In 1843, Mr. Smith married Miss Harriet Krone, a native or Lewisberry, York County, Pa., born September 11, 1826, and a daughter of David and Ruth (Worley) Krone, who were natives of the Keystone State. In 1839 they came to Decatur, where they kept a hotel, at which Mr. Smith boarded, and it was there that the acquaintance lef to marraige. Though Miss Krone was but seventeen years of age when married, she proved a sensible, faithful and tender wife and mother. Hers was indeed a busy life. The rearing of a large family at that time meant much of which the present generation has but little conception. Among the pioneers many kinds of work, from butchering to coloring and weaving, were done at home. Workmen on the farm or in the shop usually boarded with their employers, and politicians, preachers, peddlers and friends were frequent callers, and usually made it a point to stop all night. All this meant a vast amount of work and worry for the mistress of the house, but patiently and uncomplainingly she made the sacrifices demanded of her, looking well to the ways of her household and promoting her husband's interests in every possible way. During his absence in California on two different occasions of three years each, she not only had the care of the large family, but had to look after his property and business affairs, and this, combined with the added anxiety and suspense regarding his whereabouts and safety, amade her life no easy one. Faithful to every trust committed to her, and wise and judicious in her management of the home, credit is largely due to her for their success in accumulating a competency. Her useful life was characterized by many acts of kindness and charity, and her home was the abode of genuine, open-handed hospitality.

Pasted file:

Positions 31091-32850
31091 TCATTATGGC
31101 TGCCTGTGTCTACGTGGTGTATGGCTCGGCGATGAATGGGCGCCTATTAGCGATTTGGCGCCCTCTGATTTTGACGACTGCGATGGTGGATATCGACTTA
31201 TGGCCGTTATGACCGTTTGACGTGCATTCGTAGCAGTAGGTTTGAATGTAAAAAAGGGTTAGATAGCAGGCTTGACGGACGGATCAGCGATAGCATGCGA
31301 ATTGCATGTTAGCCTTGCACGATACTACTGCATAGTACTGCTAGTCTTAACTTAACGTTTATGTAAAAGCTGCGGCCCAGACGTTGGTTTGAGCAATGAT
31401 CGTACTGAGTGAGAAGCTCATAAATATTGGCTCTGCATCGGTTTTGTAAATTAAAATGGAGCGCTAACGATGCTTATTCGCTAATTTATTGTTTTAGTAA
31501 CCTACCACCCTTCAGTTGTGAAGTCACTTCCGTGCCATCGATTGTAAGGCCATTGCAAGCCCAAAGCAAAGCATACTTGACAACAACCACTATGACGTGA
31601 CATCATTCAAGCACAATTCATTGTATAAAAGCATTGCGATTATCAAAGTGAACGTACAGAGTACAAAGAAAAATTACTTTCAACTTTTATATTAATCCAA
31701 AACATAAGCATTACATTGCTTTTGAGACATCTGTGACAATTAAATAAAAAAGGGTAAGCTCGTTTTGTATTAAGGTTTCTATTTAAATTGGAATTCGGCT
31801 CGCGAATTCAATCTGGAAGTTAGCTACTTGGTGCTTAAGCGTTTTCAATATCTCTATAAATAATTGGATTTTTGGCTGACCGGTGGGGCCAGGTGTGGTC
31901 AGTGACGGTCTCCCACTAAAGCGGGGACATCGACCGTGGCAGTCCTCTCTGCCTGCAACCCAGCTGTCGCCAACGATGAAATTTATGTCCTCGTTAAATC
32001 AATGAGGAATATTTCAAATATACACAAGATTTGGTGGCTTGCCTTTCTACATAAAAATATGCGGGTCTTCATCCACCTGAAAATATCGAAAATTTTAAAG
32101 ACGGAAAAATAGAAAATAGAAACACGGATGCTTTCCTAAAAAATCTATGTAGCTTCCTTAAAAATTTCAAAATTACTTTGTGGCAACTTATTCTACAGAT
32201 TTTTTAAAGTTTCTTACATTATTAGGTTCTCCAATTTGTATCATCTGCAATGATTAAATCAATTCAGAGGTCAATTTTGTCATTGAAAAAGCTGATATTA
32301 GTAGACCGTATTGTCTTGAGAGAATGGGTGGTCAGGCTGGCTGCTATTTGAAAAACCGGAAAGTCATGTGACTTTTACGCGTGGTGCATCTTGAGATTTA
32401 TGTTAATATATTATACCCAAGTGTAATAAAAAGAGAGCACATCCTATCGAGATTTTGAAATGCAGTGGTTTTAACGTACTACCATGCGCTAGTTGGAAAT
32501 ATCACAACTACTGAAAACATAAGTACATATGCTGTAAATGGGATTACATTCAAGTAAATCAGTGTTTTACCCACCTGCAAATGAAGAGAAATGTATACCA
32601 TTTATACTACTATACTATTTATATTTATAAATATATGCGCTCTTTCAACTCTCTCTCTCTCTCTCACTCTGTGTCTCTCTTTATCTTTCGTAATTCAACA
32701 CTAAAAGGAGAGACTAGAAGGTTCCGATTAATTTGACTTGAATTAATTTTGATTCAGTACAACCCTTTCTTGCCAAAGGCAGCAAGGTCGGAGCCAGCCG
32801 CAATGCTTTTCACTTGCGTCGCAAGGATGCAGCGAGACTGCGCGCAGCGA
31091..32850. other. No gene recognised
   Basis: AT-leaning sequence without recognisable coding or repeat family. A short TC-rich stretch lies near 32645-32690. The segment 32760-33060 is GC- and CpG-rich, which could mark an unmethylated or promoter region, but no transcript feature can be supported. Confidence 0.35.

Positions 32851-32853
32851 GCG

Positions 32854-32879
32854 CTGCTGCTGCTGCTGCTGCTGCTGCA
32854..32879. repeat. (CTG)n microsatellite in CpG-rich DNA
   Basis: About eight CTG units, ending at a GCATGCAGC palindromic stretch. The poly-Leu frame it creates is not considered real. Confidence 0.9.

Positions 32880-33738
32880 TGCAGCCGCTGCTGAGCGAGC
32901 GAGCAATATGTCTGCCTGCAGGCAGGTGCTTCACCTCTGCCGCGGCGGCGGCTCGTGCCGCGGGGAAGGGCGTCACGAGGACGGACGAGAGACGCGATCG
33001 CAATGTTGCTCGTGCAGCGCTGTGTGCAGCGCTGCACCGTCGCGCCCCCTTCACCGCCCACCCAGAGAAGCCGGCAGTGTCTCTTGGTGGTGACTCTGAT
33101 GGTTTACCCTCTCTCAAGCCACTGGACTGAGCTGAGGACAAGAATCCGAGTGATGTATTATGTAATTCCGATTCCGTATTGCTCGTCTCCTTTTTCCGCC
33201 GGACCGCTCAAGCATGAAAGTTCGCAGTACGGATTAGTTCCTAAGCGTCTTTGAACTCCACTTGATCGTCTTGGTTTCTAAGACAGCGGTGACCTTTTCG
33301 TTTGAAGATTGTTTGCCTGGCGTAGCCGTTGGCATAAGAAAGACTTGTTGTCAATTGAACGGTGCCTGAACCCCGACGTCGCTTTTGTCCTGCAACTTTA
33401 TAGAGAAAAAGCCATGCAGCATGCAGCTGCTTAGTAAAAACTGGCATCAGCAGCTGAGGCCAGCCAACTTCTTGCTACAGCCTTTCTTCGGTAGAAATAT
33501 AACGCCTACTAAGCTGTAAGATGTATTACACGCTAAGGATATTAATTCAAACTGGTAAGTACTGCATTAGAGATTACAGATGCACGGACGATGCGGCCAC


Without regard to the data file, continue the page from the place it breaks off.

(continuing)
Mrs. Smith became the mother of four sons and six daughters, all of whom grew to manhood and womanhood, and with one exception all are living at this writing. Rachel R., widow of Judge A.J. Gallagher, resides in New York. James. D., lives in Roseburg, Ore. Lydia A. Marriage Aquilla Toland, and after his death married George B. McKee, of San Jose, Cal. M. Ella is the wife of Rev. S.S. Hebbard, of Viroqua, Wis. Harriet is the wife of Frank Moore, of Decatur. Laura S. is the wife of E. Lester Brown, of Elmwood, Ill. Edward O. resides near Moweaqua, Ill. Lowell A. is near Dalton City, Ill. Gertrude is the widow of George W. Waltz, of LaFayette, Cal.; and Thomas C. died in San Jose, Cal., at the age of twenty-four. The mother of this family died January 16, 1867. For his second wife, on the 15th of April, 1869, Mr. Smith married Mrs. Catherine Hillman, of Elmwood, Ill, and the fruit of this marriage was one daughter, Kathryne, living with her mother in San Jose, Cal. Mrs. Smith is a daughter of the late Hiram Brown, of Cummington, Mass., and is one of the Board of Lady Managers of the California World's Fair Commission.